By Sean Bell
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Demands for transparency are central to the current culture of public debate. Climate scientists and their associations, the former English football captain, individual politicians and political parties, arts organisations, BBC broadcasters, financial institutions, and local government have all been criticised in the past few days for not being transparent enough. The right of the public to question the decisions of those with power and demand disclosure of information from those in authority is essential for democracy, but transparency has become a double-edged sword, smudging all kinds of cultural distinction between the powerful and ordinary person. This has led to demands for transparency of that entity we used to call the private citizen. These demands can only control the behaviour of the citizen in general and stifle the creativity that relies on cultural exchanges between people.
That transparency would threaten the privacy of the individual at first seems obvious, because wanting to know something requires the disclosure of something that someone else may prefer to remain hidden. We have always had to balance the public interest with that of the privacy of the individual, depending upon the issue. But when those in authority take up the cry for more transparency, rather than those who seek to bring authority to account, the result is less likely to be the democratic investigation of powerful interests and more likely the undemocratic control of the individual.
Transparency is less of a threat to privacy in the sense that more information about an individual may be gathered or demanded. It is a greater threat to privacy in the sense that the actions we take and the autonomous decisions we all make in whatever capacity become subject to a panoptical scrutiny with the retrospective ability to censure or punish. This has the potential to restrict action and narrow the basis upon which we act.
If the first problem with transparency is its adaptation for use by those in power, the second is that it frustrates the purpose of disclosure. The discovery of how a decision was made or why an action was taken is sought so that conclusions may be drawn on how to proceed in the future. This process may be stalled by the general assumption that knowledge or understanding is the same thing as information. While everyone who makes a particular demand for disclosure, such as a freedom of information request, has some purpose or objective in mind, a cultural perception that all information must be known, in an unspecific way, scrutinises the act of decision-making rather than the decision itself.
That is to say that all actions and thoughts become socially undifferentiated, of equal importance, in the quest for transparency. Instead of the actions of organisations being judged by their consequences, they are judged by their processes, regardless of outcome. In this way, the result of inquiries carried out in the name of transparency result in the call for further transparency instead of a change in actual policy.
This confusion of information and knowledge has two further difficulties. In an age of increasing management of information, and alongside our cultural preoccupation with ‘sending the right message’, it is understandable that we seek an ideal of the unvarnished truth, free of spin or vested interest. What bits of information are actually relevant to understanding an issue depend, though, upon the knowledge and understanding of the issue that we already have. For example, not being a scientist, what would I do if every piece of data on climate change was at my command? Even if I could assimilate it all, how would I make sense of it? Everyone (including scientists) depends upon a process of specialist social editing so that the expert opinions of one field of human activity can be assimilated by others in a society.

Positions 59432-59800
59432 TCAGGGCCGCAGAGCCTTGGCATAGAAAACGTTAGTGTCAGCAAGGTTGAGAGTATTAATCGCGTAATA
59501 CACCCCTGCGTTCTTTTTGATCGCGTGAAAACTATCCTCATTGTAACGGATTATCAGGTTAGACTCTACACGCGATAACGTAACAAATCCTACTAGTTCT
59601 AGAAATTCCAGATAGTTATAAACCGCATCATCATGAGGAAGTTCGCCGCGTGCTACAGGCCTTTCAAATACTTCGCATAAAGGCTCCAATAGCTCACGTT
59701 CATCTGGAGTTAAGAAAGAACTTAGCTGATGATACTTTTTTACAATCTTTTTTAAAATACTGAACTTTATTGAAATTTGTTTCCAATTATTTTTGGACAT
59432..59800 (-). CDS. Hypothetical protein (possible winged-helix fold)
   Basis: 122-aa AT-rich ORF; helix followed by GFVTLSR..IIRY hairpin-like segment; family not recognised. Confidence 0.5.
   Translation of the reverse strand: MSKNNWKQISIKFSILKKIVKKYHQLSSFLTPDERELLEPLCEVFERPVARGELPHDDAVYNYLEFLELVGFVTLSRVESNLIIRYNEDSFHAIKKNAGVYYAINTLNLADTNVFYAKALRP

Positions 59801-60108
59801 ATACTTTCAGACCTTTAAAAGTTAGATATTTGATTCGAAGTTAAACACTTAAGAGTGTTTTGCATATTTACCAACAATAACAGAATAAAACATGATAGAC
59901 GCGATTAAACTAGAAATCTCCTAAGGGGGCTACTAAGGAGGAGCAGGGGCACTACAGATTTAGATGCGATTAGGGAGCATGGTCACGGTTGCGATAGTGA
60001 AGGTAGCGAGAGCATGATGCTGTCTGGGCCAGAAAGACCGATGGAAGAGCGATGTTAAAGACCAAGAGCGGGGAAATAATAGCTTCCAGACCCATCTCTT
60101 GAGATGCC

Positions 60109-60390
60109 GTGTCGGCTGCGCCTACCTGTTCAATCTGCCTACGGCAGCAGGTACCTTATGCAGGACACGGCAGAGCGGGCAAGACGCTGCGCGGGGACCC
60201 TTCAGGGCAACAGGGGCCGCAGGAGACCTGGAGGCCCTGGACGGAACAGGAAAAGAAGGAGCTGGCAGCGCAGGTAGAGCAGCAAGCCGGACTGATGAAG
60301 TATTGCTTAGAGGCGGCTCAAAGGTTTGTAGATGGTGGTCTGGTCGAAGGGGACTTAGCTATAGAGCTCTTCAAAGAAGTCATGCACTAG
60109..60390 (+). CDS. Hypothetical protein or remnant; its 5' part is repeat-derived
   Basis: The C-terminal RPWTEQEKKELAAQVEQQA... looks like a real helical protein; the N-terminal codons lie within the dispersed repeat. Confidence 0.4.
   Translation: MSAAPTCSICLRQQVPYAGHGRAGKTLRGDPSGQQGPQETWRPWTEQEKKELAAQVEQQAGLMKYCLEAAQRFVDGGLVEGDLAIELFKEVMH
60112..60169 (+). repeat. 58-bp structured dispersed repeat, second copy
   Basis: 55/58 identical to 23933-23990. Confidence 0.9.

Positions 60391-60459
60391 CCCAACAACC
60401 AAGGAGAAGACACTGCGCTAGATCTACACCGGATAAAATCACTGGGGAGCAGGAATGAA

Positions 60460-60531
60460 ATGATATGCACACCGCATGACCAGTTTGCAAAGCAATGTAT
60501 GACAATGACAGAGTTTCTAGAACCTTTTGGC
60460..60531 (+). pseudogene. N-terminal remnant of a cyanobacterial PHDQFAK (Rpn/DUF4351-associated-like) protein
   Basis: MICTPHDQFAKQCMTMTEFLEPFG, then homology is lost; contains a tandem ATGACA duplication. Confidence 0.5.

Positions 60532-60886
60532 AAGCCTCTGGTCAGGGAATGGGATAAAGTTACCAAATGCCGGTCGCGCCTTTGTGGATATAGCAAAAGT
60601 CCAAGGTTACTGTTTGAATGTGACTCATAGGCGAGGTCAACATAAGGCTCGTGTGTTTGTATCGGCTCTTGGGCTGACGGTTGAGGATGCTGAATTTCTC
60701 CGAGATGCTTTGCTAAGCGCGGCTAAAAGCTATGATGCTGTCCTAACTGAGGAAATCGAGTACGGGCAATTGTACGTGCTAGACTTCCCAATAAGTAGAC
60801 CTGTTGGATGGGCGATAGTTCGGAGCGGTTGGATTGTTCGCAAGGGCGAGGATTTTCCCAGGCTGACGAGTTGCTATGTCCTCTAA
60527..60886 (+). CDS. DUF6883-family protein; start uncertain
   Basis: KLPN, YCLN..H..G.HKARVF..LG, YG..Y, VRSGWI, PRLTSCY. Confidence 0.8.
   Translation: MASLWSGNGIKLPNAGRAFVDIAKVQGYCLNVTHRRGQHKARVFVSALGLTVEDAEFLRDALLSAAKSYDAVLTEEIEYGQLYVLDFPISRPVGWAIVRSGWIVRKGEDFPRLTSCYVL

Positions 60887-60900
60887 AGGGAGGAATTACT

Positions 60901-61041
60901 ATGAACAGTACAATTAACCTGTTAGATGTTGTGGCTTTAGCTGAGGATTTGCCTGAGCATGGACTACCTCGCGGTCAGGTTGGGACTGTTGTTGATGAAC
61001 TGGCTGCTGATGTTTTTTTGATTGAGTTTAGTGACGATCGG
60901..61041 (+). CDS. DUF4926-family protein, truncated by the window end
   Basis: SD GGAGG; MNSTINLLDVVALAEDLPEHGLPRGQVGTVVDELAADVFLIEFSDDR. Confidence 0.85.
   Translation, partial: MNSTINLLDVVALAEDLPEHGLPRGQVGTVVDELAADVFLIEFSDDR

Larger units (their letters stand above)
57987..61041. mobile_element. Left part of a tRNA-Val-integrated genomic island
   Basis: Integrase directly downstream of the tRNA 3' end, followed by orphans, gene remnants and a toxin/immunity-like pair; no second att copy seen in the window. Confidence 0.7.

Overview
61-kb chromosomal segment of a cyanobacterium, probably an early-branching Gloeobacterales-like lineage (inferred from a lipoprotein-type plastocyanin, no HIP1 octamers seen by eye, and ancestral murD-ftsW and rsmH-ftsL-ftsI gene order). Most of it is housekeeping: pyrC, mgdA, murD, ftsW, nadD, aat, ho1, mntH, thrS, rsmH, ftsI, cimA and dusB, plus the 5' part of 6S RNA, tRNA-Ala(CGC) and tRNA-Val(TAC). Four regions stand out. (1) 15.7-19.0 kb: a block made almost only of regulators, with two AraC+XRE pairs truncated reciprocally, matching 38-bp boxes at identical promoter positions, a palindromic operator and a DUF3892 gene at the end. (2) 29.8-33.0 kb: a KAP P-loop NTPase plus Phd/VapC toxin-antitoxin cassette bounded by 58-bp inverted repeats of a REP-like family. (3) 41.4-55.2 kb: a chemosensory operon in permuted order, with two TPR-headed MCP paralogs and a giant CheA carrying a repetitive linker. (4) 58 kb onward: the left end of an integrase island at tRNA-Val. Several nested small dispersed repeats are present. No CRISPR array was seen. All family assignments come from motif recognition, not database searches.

The results of disclosure, when they blur the distinction between power and its critics and when they confuse the distinction between information and understanding, have less force to change the situation that is being addressed. When the focus of public scrutiny becomes an argument about disclosure and freedom of information, the public interest implicit in an issue becomes identified with the degree of transparency demonstrated. Public confidence becomes identified with the competence of information management displayed by the objects of scrutiny instead of their competence at whatever they are supposed to be doing.
The third problem with transparency is that it poses an ideal of disclosure that cannot be realistically met. However much is disclosed, there is always a suspicion that something remains hidden. There must also come a point where further transparency encroaches on the privacy of individuals involved or affected by the events or issues scrutinised. That boundary between the privacy to which any person can expect a right and what should be revealed in the public interest has been erased in the Climategate affair.
The controversies about hacked e-mails, withheld climate change data, and the scientific veracity of some predictions of environmental damage have encouraged an unhealthy kind of cynicism, suspicious of all information regardless of its sources. Those who plea for the public to consider the bigger picture of global warming and make distinctions between what is known and what is suspected by scientists are talking across a cacophony of recriminations and counter-recriminations. The general public’s job of critically appraising the evidence and opinions of climate scientists was difficult even before these controversies.